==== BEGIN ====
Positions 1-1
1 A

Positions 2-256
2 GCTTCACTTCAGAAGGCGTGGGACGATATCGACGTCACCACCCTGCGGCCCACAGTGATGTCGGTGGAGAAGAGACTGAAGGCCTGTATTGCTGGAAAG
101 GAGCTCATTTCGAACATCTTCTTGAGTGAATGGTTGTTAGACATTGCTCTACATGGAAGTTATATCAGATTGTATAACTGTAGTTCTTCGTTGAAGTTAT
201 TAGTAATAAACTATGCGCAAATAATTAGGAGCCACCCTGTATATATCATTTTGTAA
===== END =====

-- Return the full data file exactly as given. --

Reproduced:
Positions 1-1
1 A

Positions 2-256
2 GCTTCACTTCAGAAGGCGTGGGACGATATCGACGTCACCACCCTGCGGCCCACAGTGATGTCGGTGGAGAAGAGACTGAAGGCCTGTATTGCTGGAAAG
101 GAGCTCATTTCGAACATCTTCTTGAGTGAATGGTTGTTAGACATTGCTCTACATGGAAGTTATATCAGATTGTATAACTGTAGTTCTTCGTTGAAGTTAT
201 TAGTAATAAACTATGCGCAAATAATTAGGAGCCACCCTGTATATATCATTTTGTAA